Carroll's right-to-farm law is flawedI appreciated Mike...


Carroll's right-to-farm law is flawed

I appreciated Mike Burns' July 28 column about the peacocks and the Carroll County Right-to-Farm Ordinance.

Among its several flaws, the ordinance is unfair to a person who purchased property before an objectionable agricultural practice was started nearby. This feature of the ordinance is especially inequitable where there was no reasonable expectation that adjoining property would be used for agricultural operations. An example would be adjoining land that is zoned conservation and is forested at the time the residential property is purchased, but that could later be converted to an agricultural operation and protected under the ordinance. As a result, the value of the residential property could be lowered, even though the purchaser of that property was not "on notice". I pointed out this fundamental flaw to the commissioners at the time the ordinance was under consideration, but my advice was ignored. (The public was given an unreasonably short time to comment on the ordinance.)

Richard E. Geyer

Mount Airy

In support of skateboarders

As the mother of a skateboarder, I feel compelled to respond to Elmer Lippy's view of skateboarders (Carroll Viewpoints, "Why Don't People Like Skateboarders? Well ," Sept. 1.)

I agree that skateboarding does destroy property and some skateboarders do litter. Could some of the arrogant and destructive behavior be a result of frustration and negative interaction with some adults?

I do not condone any of these behaviors. However, if a facility was available for youths to practice this sport, Mr. Lippy wouldn't have such a point of view. What he has observed is the result of not having an adequate facility for this sport. On several occasions, I have taken my son and his friends to Columbia, Pa., to an indoor skateboarding facility. They skated on various ramps and all of their trash was put into trash receptacles. They weren't arrogant nor did they destroy any property. His friends' parents have done likewise. Skateboarding is a lucrative business. Skateboarders and their parents spend a lot of money on this sport. And their parents, as well as some of them, do vote.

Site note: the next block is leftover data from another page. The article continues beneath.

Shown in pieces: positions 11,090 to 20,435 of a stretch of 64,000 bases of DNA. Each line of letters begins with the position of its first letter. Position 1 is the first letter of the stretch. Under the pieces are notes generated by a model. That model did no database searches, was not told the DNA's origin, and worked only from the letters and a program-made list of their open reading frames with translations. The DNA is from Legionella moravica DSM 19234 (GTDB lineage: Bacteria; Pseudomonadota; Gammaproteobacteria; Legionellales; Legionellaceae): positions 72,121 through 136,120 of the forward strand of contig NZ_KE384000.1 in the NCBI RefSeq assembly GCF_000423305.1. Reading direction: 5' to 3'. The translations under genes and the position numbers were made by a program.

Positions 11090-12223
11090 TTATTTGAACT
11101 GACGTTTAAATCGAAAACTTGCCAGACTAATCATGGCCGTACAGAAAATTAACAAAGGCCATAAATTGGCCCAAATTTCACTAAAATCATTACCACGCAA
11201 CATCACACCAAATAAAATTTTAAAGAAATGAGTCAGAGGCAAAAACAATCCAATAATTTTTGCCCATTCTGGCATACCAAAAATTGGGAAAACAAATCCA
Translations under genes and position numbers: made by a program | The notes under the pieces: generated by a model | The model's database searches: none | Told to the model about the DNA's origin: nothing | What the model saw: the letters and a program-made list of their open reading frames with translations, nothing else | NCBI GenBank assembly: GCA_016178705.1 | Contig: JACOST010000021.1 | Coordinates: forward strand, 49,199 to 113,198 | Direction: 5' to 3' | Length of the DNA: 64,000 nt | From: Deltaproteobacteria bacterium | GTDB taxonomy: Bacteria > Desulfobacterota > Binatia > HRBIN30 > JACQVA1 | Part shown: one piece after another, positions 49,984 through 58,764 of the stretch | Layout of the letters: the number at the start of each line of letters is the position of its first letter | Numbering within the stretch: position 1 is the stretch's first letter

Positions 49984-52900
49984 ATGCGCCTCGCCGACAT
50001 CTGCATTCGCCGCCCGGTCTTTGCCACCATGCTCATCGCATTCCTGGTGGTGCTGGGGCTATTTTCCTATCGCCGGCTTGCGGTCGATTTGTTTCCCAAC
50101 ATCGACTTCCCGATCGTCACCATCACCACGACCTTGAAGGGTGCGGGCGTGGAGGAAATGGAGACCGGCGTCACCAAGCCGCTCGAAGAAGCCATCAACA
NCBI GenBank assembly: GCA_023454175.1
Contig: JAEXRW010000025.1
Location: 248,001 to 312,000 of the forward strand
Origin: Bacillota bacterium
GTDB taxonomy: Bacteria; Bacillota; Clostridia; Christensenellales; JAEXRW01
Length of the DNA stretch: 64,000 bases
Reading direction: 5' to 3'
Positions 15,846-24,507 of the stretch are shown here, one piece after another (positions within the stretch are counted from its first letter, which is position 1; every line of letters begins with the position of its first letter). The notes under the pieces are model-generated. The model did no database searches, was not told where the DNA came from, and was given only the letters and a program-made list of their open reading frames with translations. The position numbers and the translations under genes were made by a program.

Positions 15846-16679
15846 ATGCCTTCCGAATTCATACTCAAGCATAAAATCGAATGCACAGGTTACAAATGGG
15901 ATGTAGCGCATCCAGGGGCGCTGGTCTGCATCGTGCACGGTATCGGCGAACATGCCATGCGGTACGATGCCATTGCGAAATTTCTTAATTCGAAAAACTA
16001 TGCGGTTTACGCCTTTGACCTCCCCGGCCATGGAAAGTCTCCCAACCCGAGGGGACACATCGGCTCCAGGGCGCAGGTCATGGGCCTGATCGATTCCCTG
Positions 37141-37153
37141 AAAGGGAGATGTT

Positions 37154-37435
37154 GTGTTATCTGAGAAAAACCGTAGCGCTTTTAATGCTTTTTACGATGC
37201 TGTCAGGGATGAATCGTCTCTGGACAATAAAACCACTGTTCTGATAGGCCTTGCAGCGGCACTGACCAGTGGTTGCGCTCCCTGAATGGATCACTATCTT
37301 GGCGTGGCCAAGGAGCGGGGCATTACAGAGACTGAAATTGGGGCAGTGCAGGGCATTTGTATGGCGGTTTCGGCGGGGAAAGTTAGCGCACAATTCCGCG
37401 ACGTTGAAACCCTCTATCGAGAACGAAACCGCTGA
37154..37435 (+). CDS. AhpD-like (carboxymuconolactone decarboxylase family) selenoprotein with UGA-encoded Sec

Mr. Lippy, please explain how these skateboarders are supposed to practice their sport? Who knows, one year a skateboarder could make the people who don't like them proud by bringing home a gold! (The Olympic Committee does recognize skateboarding as a sport). All youths need to feel that their wholesome endeavors are respected and important, and adults will be supportive in these endeavors.

I do hope that Mr. Lippy will attain his goal of selling the council on constructing a ramp(s) at Westside Park by actively and aggressively pursuing it.

Sieglinda Habersham


Wine grapes good alternative crop

One item in the August 17 article about promoting small crops in Howard County was only briefly mentioned: Wine grapes are a very profitable commodity and one currently in great demand in Maryland by amateur winemakers and commercial wineries, who presently have to go out-of-state to meet their ever-increasing needs.

A ton of grapes can be produced in as little as a quarter-acre and bring in close to $2,000, depending on variety. It is an ideal crop for hobbyists, agriculture-minded persons with limited acreage and full-time farmers looking for adjunct or replacement crops. And judging from the increasing popularity of state wine festivals, the end product has a lot more appeal than bok choy.

Jack Johnston


The writer is with the Maryland Grape Growers Association.

Looking back with rose glasses

I see again readers jumping to conclusions when they read two different articles. "Somehow they must relate?," the reader asks and then interprets the meaning to his or her own prejudice. Such was Selma Pollack's correlation between women getting better jobs and the increase of drug use among teen-agers. (Letters to the editor, "Drug use related to women working," Aug. 31).